Rita Effah, MFS

2011 Compton Fellow in Ghana

Allometric equations for estimating aboveground biomass of an exotic timber species, Teak (Tectona grandis) grown in plantations in Ghana


Biomass of standing live trees customarily is assessed with the use of regression equations that relate easily measured variables, diameter at breast height (Dbh), and heights, to oven dry mass. Properly developed, such equations provide the most reliable means for estimating aboveground biomass of trees. Not only are such equations useful in conducting national and regional forest inventories, they also provide information on carbon storage for the sake of complying with REDD+ (Reduced Emissions from Deforestation and Degradation) MRV (Measuring, Reporting and Verification) mechanisms.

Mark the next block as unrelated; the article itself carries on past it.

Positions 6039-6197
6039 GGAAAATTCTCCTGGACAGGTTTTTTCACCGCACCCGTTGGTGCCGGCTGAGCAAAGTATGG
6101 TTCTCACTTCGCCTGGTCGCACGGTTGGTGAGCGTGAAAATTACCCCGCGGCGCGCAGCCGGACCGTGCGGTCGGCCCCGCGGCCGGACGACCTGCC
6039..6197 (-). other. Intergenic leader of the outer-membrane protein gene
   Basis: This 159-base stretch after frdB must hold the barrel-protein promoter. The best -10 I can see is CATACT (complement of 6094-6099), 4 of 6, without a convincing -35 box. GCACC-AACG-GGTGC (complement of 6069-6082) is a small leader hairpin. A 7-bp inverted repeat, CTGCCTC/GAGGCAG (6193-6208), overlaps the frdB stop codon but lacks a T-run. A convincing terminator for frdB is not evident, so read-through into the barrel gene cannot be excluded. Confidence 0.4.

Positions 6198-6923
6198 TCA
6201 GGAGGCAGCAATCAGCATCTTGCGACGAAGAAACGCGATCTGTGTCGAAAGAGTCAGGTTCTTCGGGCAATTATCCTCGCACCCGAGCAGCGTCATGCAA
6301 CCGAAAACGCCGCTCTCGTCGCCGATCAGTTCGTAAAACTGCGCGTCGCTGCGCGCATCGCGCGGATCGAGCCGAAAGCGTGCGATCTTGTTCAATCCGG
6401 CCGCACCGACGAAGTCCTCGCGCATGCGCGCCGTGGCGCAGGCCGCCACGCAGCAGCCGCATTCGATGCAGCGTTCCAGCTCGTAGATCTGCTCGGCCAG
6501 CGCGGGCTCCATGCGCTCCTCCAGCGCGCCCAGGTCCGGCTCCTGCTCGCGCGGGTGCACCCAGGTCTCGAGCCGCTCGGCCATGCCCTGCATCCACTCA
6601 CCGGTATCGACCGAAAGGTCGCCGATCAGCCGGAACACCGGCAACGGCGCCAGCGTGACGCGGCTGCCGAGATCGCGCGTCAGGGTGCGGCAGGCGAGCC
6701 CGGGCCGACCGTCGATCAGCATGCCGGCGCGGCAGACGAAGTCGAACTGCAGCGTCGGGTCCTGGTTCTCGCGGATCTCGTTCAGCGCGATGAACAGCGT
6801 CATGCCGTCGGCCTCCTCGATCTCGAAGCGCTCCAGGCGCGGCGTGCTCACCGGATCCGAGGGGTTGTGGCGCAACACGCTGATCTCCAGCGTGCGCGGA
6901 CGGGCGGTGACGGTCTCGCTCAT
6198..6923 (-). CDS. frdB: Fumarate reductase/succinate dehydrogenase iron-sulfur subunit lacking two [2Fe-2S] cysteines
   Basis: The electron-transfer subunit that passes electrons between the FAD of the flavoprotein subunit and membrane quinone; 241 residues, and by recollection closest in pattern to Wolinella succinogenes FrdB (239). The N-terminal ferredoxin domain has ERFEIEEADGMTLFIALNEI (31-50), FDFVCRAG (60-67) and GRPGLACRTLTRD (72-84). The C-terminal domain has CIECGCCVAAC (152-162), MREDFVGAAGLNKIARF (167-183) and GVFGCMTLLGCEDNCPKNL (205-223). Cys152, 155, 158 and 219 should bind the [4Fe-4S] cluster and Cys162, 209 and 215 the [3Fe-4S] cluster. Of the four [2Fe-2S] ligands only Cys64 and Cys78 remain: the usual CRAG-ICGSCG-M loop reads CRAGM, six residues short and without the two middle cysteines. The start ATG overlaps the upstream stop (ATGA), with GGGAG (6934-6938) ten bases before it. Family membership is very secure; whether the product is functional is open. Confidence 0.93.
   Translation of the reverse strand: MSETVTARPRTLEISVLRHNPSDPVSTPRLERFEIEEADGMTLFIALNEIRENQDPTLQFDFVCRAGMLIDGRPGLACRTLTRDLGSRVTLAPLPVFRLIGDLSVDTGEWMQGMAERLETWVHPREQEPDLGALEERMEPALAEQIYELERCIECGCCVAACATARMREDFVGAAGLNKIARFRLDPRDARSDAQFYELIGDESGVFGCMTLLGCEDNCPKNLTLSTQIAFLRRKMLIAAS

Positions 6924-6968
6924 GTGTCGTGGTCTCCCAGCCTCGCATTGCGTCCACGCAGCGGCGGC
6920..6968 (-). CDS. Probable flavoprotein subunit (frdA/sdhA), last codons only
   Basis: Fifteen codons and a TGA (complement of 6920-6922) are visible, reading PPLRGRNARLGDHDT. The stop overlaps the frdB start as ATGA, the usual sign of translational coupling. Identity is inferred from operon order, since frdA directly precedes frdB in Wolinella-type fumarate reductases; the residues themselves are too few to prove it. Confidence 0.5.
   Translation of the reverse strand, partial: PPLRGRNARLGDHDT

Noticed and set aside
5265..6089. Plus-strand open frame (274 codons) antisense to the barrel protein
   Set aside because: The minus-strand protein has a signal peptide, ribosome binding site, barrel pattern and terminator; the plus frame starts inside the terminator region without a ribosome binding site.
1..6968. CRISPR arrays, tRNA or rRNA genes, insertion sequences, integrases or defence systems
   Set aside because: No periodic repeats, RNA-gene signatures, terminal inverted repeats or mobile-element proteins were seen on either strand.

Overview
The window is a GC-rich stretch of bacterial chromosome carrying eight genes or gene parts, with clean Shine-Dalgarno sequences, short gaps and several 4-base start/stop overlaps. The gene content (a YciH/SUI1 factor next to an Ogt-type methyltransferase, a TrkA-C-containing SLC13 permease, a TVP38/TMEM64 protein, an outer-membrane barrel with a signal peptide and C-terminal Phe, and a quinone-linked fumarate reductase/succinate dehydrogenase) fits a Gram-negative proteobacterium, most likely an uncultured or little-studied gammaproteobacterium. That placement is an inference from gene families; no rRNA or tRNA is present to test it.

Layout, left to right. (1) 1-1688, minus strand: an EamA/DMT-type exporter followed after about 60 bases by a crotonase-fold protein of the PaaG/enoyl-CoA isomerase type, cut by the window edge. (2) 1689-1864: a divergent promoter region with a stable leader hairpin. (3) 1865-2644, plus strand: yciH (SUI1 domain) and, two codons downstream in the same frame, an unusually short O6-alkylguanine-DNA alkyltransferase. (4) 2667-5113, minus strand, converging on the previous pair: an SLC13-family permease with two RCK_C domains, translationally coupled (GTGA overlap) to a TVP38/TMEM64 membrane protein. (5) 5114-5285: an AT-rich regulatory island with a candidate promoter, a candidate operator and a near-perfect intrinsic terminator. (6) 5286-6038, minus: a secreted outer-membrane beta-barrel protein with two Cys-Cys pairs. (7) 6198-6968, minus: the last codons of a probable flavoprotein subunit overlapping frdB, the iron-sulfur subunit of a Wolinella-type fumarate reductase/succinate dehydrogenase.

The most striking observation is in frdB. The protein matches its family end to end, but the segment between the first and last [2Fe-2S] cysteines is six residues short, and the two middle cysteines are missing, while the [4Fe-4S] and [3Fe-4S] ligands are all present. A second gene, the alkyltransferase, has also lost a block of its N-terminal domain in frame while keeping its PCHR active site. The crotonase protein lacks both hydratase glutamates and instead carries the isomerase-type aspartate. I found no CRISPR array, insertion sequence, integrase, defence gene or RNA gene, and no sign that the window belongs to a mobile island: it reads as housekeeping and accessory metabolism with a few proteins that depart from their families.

Since 1989, the Forestry Commission of Ghana has embarked on a large-scale tree plantation project to reforest degraded forestlands planting mostly teak.Teak has acclimatized well, and is widely grown in both industrial plantations and small community woodlots because of its immediate economic returns. In addition, these plantations are a source of carbon uptake, hence there is the need to evaluate how much carbon is being sequestered.

The objective of this research is to develop individual tree biomass equations for estimating and evaluating carbon storage of teak plantations in Ghana. Using randomized branch and antithetic sampling, samples were collected to model regression equations for stem, branch, and foliage biomass for each individual tree sampled. The samples are oven-dried to obtain the dry mass. Allometric equations for estimation of biomass of teak plantations will be calculated based on data collected from 150 trees across three regions of Ghana.